While the positive news was greeted with cheers and relief, logistics experts say the drug giant has its work cut out.

Gen. Gustave Perna, the chief operating officer for the government’s Operation Warp Speed, which is tasked with distributing the vaccine, said Sunday on CBS' "60 Minutes" that tracking and tracing every dose will require the use of a program called Tiberius that links databases from shipping companies and the government, a capability that didn’t exist two months ago.

Experts caution that each new piece of technology raises the difficulty factor for this operation.

“Onshelf availability for a typical grocery product is 95 percent. That is achieved with decades-old supply chain arrangements and tried and tested technologies,” Tom Goldsby, a logistics professor at the University of Tennessee, said in an email. “Here, the stakes are much higher and the room for error is so small."

Because the vaccine requires two doses, it must be delivered to the right place at the right time and in the right shape, twice.

Pfizer's vaccine and others still in development all require subzero temperatures — and rely on several ingredients that are facing their own supply pressures.

Dry ice demand is up from various pharmaceutical makers working on vaccines and an increase in home food delivery. Supply is down as carbon dioxide, from which dry ice is made, is also down. The gas is captured during ethanol production, which has slowed as travelers drive less.

Standard glass vials will shatter in the extreme cold needed to preserve the doses, so glass manufacturer Corning has partnered with the government to create a special line, for which production is “ramping up to address any supply shortages that may emerge,” spokeswoman Gabrielle Bailey told NBC News in an email.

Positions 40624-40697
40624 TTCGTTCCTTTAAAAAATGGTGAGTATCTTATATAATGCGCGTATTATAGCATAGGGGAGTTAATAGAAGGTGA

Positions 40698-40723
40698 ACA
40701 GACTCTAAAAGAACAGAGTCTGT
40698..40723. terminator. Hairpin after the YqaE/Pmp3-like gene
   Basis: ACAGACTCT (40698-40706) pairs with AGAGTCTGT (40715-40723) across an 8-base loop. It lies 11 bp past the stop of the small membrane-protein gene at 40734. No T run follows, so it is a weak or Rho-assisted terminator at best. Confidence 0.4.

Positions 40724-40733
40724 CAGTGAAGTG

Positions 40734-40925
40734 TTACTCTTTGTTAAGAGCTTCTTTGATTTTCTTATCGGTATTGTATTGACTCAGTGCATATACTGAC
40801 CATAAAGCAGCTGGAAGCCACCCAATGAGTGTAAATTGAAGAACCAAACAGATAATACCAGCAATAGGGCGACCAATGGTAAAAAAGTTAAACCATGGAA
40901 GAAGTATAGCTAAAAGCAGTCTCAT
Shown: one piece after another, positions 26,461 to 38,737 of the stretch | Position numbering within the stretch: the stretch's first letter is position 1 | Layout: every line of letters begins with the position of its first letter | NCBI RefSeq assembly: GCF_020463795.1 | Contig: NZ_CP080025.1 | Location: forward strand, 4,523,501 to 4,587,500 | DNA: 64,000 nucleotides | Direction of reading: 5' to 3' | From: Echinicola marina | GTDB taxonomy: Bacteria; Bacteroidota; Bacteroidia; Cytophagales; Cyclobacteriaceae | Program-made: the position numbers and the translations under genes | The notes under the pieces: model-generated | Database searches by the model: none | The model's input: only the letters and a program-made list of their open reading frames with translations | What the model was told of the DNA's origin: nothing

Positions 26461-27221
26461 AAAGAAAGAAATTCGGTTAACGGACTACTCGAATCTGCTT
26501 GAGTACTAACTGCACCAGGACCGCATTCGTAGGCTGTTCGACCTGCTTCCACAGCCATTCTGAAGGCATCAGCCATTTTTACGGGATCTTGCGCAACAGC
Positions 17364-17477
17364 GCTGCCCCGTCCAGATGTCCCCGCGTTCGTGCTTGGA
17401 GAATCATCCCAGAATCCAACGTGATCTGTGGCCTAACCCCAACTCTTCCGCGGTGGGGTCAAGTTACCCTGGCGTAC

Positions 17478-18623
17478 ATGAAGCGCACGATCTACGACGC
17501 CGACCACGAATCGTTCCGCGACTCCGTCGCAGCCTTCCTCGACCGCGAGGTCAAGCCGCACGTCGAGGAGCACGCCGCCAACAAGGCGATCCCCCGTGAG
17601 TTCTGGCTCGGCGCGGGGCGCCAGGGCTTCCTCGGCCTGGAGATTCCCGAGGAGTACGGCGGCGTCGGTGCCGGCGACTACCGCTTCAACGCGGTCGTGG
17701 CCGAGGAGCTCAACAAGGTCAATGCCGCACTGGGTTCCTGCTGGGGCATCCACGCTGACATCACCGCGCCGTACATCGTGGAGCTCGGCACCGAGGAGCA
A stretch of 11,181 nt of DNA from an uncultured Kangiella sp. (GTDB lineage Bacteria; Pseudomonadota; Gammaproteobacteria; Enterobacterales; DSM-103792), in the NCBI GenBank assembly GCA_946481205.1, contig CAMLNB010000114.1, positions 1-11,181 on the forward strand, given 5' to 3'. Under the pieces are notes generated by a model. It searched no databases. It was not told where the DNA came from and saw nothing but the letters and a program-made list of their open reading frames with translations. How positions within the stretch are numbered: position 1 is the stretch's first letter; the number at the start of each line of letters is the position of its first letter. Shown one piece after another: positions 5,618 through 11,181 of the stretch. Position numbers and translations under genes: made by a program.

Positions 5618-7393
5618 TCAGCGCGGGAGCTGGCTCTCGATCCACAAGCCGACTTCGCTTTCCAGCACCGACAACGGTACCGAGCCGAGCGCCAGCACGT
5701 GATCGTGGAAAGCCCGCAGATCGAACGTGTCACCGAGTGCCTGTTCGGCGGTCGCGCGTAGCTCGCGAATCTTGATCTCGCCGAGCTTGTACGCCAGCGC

Success will require a range of private and public partners to work together in perfect concert to get two bull's-eyes.

‘We will rely on professionals across the full spectrum of the supply chain from the military to civilian sector manufacturers, distributors ... transportation providers … and the health care organizations called upon to achieve this Herculean effort,” Goldsby said. “Vulnerabilities at any point in this chain can seriously reduce the effectiveness of this whole effort.”

Pfizer CEO Albert Bourla said Monday it would be up to government health authorities to decide who gets the limited quantity vaccine and when.

By the end of 2020, Pfizer will produce enough doses for 25 million people, Bourla said, adding that sensitive groups and first responders may be able to walk in to pharmacies and receive the vaccine by the middle of 2021.

Next year, it will produce enough doses to vaccinate 630 million, with a large ramp-up in production in the later part of the year. The population of the earth is estimated at 7.8 billion.

It is unknown yet what percentage of people need to be inoculated from the coronavirus before “herd immunity,” in which sufficient numbers of a population are vaccinated so that community spread is unlikely.

“With 1,000 people dying every day in the U.S., there’s no time to lose,” Bourla said.